In 2022, the Noman M. Cole Jr. Pollution Control Plant (NCPCP) in Fairfax County, Virginia, successfully adopted PANDA. It’s one of the world’s first wastewater plants to prove the process works at full scale, and the first plant ever to adopt it for a setup with tertiary moving bed bioreactors (MBBRs).*
The plant is still refining the new system with Hazen’s help. But it has already seen promising initial savings, and the successful startup marks a paradigm shift in wastewater treatment.
The promise of PANDA
Wastewater plants have traditionally used other kinds of bacteria to remove nitrogen in a two-step process:
- Nitrification: Aerobic ammonia-oxidizing bacteria (AOBs) convert ammonia into nitrite, which nitrite-oxidizing bacteria (NOBs) then convert to nitrate.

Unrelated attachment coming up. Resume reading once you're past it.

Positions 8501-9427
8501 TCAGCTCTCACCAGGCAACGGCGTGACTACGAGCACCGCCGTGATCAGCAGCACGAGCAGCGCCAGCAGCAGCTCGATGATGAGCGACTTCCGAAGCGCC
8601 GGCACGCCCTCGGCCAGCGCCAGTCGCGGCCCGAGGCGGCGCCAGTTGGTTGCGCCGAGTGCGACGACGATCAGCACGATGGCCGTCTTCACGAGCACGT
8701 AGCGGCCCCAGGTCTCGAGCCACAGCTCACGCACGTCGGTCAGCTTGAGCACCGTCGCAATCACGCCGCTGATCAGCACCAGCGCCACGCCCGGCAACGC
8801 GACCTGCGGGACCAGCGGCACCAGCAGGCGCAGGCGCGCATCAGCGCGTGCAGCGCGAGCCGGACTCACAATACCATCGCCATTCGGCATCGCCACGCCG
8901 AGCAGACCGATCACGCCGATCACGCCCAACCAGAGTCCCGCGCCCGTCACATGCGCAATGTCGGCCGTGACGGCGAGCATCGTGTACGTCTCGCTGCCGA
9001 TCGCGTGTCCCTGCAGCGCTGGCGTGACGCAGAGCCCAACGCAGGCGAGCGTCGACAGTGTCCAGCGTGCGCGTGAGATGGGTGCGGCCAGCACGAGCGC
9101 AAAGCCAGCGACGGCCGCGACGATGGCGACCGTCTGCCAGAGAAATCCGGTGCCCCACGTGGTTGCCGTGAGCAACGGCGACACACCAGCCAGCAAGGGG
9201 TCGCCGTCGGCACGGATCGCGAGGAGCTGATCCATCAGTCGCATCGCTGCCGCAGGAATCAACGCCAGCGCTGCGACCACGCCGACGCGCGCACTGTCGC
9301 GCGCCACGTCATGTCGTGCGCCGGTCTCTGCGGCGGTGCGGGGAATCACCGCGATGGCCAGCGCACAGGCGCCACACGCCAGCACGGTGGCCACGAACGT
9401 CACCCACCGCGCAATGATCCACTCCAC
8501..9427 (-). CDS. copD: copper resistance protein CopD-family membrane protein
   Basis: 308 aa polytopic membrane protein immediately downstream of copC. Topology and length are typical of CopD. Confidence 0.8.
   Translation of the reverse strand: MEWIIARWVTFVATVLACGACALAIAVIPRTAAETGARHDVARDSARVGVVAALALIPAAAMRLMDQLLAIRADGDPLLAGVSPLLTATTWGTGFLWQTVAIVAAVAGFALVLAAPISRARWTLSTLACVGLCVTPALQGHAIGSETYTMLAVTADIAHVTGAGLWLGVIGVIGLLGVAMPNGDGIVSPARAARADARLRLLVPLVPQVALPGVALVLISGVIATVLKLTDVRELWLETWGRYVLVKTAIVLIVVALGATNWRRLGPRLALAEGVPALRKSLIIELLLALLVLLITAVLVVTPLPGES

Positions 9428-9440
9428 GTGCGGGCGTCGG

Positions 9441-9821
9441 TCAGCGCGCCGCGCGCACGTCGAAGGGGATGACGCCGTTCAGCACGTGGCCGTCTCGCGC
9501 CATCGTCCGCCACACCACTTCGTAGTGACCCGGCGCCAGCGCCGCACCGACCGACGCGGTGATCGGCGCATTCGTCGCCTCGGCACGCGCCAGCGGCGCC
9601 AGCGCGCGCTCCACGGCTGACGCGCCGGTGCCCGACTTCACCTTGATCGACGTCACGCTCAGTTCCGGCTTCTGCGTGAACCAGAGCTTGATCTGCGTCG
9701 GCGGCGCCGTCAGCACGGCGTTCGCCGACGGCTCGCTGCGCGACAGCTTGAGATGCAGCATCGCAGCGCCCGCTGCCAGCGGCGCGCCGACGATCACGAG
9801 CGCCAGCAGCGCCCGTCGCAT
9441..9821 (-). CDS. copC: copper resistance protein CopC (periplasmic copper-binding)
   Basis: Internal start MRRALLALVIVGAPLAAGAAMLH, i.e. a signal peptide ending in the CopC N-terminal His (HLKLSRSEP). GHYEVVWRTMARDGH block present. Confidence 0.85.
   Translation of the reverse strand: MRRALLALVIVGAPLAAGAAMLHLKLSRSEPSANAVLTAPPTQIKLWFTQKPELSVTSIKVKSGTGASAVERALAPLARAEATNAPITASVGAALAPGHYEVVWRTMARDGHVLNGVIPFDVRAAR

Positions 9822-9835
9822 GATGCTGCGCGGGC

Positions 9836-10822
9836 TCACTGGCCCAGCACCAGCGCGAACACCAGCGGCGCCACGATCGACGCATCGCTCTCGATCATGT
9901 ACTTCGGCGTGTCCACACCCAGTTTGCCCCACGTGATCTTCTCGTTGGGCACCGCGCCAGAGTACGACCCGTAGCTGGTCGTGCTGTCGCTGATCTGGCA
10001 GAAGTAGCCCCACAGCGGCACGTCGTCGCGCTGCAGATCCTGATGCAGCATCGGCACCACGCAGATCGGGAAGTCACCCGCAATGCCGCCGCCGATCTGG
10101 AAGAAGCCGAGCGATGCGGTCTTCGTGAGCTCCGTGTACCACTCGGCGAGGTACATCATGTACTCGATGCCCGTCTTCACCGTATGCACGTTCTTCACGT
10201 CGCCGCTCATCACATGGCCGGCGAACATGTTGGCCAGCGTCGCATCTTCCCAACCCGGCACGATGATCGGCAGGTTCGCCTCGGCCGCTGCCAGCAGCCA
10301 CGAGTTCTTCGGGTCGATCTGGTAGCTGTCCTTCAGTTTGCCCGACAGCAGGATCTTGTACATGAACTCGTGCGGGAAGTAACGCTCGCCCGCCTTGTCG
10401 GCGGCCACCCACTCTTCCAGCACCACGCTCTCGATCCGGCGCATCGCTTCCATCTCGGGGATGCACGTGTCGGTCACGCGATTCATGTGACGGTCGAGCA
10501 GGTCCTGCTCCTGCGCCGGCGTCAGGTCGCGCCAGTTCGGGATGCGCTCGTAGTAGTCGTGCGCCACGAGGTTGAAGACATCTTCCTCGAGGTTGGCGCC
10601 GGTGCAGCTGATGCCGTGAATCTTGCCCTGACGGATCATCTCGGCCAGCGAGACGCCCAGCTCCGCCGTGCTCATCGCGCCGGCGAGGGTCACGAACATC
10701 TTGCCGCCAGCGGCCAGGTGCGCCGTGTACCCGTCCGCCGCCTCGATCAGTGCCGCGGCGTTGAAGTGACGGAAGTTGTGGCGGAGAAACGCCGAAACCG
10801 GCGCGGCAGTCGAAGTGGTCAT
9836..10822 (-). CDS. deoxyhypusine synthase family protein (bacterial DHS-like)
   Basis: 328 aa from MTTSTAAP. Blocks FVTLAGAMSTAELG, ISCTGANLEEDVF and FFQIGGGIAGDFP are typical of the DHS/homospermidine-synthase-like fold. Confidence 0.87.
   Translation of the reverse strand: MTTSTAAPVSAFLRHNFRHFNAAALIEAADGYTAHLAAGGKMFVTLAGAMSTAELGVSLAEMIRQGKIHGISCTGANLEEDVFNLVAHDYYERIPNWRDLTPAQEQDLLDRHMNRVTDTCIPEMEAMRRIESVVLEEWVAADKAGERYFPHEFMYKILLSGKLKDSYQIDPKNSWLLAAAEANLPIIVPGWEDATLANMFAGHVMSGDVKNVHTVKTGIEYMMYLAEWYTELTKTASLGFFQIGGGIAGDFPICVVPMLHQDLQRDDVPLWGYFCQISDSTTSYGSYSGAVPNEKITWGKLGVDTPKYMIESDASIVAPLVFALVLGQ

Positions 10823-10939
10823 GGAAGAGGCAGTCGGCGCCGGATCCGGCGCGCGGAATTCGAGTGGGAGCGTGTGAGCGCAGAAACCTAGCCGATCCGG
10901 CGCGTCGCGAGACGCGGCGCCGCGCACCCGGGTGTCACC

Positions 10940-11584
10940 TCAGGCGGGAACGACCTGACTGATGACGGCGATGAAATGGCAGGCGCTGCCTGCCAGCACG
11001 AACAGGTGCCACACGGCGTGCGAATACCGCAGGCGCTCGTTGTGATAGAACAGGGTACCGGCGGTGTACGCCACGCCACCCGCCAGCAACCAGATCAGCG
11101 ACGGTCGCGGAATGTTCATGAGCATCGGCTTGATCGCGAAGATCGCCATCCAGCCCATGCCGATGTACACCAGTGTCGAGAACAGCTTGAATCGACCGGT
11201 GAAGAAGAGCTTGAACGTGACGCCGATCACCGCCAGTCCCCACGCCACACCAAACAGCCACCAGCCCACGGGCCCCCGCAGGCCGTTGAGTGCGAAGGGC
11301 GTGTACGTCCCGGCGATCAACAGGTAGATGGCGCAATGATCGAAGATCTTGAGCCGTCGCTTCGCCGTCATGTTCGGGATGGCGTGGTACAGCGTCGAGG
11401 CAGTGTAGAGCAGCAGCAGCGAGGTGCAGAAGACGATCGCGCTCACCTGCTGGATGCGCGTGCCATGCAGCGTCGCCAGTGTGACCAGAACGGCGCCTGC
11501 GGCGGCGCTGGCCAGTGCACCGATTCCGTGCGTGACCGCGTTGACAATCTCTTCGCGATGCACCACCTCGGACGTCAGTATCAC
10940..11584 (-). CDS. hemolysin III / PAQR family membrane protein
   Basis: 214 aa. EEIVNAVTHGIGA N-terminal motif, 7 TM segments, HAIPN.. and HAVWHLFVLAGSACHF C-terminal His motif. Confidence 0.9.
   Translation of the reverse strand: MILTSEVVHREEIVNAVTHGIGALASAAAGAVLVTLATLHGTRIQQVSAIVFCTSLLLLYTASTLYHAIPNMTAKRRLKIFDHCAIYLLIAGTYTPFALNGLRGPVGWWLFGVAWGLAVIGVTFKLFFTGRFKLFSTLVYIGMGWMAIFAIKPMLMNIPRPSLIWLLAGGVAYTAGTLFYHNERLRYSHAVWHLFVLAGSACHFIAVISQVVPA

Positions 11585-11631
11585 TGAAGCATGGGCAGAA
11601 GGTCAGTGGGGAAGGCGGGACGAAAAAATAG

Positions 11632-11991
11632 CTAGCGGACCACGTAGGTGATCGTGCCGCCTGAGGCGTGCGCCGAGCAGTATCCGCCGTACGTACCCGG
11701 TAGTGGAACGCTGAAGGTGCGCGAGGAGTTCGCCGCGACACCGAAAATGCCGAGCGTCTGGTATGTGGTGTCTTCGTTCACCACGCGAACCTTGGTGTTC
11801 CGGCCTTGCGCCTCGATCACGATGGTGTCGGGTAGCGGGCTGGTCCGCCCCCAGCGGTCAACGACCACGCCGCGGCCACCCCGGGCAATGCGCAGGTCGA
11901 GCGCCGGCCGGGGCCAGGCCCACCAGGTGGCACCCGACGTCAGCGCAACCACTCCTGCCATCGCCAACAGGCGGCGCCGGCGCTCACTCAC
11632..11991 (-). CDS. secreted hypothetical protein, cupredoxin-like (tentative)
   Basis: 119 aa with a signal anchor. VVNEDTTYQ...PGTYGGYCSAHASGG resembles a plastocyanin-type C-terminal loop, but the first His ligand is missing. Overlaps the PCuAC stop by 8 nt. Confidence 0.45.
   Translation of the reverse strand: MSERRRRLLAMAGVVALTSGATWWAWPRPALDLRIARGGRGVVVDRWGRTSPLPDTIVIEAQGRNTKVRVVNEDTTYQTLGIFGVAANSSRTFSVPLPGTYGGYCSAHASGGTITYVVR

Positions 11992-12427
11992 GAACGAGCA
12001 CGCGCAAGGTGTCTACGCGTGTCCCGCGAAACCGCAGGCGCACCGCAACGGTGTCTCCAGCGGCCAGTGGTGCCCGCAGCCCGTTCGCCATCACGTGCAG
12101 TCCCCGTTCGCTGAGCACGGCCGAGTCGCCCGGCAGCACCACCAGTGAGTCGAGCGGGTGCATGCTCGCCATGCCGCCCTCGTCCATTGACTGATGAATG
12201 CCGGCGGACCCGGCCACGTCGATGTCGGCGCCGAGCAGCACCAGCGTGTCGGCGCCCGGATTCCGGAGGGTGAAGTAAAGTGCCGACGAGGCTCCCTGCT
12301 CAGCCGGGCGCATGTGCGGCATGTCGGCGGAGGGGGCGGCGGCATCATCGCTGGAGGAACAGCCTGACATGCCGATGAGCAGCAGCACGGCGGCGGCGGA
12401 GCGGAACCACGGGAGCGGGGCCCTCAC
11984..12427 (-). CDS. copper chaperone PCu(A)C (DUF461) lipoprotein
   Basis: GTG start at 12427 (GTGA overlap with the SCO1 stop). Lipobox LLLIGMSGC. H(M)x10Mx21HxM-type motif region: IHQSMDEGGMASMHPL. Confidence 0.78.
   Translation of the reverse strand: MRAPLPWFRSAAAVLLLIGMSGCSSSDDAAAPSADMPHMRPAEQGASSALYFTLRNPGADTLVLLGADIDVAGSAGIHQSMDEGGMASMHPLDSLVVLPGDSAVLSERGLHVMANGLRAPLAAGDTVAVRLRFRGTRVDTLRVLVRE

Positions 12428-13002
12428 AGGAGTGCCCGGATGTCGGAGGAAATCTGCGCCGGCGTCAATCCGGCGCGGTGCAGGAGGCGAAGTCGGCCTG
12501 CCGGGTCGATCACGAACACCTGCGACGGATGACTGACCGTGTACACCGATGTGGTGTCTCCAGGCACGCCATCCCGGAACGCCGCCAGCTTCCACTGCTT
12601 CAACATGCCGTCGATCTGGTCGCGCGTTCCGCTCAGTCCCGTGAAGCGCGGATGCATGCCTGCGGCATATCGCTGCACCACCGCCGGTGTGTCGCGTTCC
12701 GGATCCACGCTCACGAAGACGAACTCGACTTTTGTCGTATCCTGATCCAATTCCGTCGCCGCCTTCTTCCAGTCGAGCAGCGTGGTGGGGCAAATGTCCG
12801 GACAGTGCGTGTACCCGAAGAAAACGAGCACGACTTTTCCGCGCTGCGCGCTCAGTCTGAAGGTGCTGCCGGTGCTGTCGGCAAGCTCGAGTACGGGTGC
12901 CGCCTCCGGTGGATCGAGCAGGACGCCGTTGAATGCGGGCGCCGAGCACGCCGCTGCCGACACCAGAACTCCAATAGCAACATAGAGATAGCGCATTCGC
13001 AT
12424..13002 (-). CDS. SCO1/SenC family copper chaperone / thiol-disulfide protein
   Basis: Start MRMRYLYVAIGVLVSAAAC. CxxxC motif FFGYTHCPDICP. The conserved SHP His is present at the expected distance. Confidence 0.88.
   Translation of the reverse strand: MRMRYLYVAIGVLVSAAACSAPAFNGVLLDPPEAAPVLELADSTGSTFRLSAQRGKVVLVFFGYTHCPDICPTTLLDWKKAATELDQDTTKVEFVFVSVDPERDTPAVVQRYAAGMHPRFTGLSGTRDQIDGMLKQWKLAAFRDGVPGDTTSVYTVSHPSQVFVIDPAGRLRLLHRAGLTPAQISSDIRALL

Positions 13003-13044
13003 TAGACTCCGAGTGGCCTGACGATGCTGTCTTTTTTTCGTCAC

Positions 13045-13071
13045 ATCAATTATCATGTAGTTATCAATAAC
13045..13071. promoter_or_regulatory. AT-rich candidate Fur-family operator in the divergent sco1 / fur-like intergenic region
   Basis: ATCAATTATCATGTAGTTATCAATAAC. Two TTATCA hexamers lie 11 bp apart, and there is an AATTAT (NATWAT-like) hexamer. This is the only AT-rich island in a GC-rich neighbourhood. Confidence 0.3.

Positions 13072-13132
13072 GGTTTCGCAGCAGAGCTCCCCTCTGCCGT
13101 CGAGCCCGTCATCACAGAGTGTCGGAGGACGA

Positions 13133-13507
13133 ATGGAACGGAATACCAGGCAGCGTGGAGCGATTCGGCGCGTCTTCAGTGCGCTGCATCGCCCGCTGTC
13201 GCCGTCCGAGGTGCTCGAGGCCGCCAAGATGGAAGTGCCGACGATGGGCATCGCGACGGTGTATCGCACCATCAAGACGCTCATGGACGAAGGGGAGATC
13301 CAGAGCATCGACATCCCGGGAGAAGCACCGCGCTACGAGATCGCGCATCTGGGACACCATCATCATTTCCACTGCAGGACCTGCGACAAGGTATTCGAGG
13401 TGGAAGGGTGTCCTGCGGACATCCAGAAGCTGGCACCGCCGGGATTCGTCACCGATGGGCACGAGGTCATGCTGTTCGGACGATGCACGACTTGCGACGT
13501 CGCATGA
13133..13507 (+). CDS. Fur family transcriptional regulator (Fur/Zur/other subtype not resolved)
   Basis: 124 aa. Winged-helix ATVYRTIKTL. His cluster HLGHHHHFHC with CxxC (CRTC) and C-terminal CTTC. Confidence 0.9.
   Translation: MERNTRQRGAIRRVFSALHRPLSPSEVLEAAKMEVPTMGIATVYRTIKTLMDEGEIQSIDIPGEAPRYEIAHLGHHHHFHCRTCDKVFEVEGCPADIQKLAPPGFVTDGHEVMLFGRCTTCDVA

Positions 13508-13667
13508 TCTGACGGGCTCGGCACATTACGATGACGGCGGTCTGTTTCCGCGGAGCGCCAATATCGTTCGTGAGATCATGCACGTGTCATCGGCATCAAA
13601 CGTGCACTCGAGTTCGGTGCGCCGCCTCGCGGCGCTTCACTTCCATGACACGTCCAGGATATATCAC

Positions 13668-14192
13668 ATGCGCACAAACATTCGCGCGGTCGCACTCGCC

- Denitrification: A group of bacteria called denitrifiers turn the nitrate back into nitrite before converting it into harmless nitrogen gas.
While highly effective, the process requires aeration to provide oxygen to the AOBs and NOBs. The denitrifiers, meanwhile, may sometimes need supplemental carbon (such as methanol or glycerol) as an energy source. Both aeration and supplemental carbon require more energy—and more dollars.
PANDA, also referred to as PdNA, is an innovative nitrogen removal process that saves energy and carbon by adding anammox to the mix. Here’s how it works:
- Partial nitrification: AOBs and NOBs (also known as nitrifiers) nitrify about half of the ammonia coming into the plant, leaving a blend of ammonia and nitrate.